The Subtle Sexism of Danny Rand

Danny Rand doesn’t care what women want.

Back when I first watched Jessica Jones, I wrote an article about supporting character Officer Simpson, and how cleverly the writers had included a realistic, subtle portrayal of toxic masculinity to pair with the main villain’s larger than life misogynistic horror show.

Watching Iron Fist, I was struck by how these writers had done something similar. In a world of outsized villainy and horrific violence, they’d included a subtle, realistic sexist, the kind of guy every woman meets every day.

The only problem is, the writers of Iron Fist made him the hero.

Danny Rand is portrayed, especially at the start of the series, as a sweet lost lamb, wandering the mean streets of New York with an incongruous hip hop song on his lips and some glowing chi in his fist. He’s the youngest Defender by far, with an open, guileless face (despite his on-trend perma-stubble), a mop of tousled blond curls, and a boyishly exuberant outlook on life. He’s just so goshdarn nice.

And he is constitutionally incapable of hearing a woman’s “no.”

When he first tells his childhood bestie Joy Meachum that he’s her long lost friend, she naturally doesn’t believe him and kicks him out of her office – so he breaks into her home. Even though she reacts with anger and fear when she discovers this, he continues to repeatedly show up outside her home uninvited, because what are boundaries? Once he’s instated as majority shareholder of the company she has been running for years, he ignores all of her requests and advice and promptly gets both of them, plus her brother Ward, ousted from the company. Now, neither the board members nor Ward are particularly shining examples of humanity, but that doesn’t change the fact that not once on the show does Danny listen when Joy plainly and repeatedly states what she wants and doesn’t want.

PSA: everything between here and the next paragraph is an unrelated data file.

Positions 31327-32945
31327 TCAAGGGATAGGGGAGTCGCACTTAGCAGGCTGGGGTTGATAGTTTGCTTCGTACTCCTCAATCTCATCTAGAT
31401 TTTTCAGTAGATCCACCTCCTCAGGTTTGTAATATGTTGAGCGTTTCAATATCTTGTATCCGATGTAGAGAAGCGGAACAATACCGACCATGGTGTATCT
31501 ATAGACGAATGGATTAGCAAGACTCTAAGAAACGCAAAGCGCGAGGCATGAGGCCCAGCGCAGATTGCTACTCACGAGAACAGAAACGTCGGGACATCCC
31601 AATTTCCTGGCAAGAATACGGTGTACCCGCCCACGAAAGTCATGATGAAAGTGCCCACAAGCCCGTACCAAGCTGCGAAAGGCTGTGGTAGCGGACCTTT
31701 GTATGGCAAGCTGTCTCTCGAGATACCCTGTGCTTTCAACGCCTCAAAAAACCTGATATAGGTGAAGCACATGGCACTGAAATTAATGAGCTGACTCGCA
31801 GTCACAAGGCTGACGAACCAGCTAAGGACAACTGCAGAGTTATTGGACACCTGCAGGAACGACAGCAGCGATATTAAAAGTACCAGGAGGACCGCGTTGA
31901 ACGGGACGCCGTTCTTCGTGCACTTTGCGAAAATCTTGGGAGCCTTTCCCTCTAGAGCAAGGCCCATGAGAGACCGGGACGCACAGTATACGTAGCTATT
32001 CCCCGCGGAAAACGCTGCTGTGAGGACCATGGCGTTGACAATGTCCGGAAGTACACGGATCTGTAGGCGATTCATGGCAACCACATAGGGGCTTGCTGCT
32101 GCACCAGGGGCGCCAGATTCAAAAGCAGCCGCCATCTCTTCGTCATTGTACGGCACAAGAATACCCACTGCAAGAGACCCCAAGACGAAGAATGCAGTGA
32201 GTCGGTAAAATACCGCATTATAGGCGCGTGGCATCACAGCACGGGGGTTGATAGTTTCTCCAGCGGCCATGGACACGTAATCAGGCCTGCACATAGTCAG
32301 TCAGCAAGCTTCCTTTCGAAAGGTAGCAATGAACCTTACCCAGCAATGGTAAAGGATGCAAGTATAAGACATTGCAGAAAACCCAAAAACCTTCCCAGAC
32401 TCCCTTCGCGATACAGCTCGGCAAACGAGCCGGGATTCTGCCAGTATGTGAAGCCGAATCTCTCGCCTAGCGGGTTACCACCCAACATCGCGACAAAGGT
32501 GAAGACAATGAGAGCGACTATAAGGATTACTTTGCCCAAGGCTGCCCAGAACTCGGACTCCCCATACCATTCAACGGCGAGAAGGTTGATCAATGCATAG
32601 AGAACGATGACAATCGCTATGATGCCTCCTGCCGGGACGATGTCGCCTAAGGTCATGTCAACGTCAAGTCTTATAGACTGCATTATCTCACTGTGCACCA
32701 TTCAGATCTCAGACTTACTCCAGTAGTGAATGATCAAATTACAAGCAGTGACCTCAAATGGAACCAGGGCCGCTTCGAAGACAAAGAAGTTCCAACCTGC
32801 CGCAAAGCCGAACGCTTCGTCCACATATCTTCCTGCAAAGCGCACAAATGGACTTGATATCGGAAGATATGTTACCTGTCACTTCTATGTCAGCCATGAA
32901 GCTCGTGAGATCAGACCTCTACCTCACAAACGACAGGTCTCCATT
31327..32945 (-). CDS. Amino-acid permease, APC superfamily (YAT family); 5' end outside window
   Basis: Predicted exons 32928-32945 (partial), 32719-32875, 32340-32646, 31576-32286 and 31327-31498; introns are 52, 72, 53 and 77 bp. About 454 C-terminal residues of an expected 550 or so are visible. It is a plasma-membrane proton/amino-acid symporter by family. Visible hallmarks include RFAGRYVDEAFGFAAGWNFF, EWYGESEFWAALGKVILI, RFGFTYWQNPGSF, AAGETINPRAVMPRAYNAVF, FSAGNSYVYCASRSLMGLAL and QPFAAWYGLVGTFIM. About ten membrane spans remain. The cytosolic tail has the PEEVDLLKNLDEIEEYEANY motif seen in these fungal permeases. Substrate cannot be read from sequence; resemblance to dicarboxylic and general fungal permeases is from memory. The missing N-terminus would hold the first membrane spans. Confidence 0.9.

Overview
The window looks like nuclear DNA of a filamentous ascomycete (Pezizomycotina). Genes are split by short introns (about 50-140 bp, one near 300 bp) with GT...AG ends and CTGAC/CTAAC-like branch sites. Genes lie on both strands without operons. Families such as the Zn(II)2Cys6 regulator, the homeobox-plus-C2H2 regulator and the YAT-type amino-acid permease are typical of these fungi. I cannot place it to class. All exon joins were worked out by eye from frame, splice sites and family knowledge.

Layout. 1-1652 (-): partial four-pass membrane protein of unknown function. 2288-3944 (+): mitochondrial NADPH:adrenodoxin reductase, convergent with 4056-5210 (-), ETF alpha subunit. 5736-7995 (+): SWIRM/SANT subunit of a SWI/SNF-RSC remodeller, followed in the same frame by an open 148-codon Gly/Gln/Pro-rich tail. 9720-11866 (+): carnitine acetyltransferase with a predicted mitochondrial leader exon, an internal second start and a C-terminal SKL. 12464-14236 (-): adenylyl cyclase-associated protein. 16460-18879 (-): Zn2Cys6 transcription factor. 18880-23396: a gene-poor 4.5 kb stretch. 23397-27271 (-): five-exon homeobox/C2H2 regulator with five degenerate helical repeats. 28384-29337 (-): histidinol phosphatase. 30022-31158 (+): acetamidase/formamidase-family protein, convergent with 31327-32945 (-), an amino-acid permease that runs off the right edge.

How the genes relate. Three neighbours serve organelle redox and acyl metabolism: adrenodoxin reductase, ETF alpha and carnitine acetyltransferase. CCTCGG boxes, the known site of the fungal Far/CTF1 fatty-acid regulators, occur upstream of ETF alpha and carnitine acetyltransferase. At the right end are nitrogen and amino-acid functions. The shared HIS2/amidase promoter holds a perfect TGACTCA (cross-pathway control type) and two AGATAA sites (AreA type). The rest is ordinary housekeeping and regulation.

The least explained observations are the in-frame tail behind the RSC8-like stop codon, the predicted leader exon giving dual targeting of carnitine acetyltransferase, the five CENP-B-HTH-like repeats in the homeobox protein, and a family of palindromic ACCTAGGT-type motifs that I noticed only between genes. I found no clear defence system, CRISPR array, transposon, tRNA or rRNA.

“How did you get in my house?”

But his behavior towards love interest Colleen Wing is much worse. Much has been made of the fact that immediately upon encountering an Asian woman, he starts speaking to her in Mandarin despite not knowing anything about her, but I’d like to point out that he pairs another bit of disrespect with his flagrant racism: Colleen’s in the process of putting up flyers advertising her dojo, and he promptly tears one down to ask her about it, even though they are both literally standing two feet away from it and he could just point. Dude! She just put that sign up! Leave it alone!

Danny then proceeds to ask for a job. Colleen turns him down and walks away, so he shows up at her dojo (which is also her home, because if Danny Rand wants to be in a woman’s house, he will enter her house with or without permission), mansplains her business to her (and whitesplains martial arts), and asks for a job again. In the next episode, when he’s locked in a mental institution, he calls Colleen for help, even though everything I’ve just described is the sum total of their interaction – because why wouldn’t he have the right to demand a massive favor from a stranger?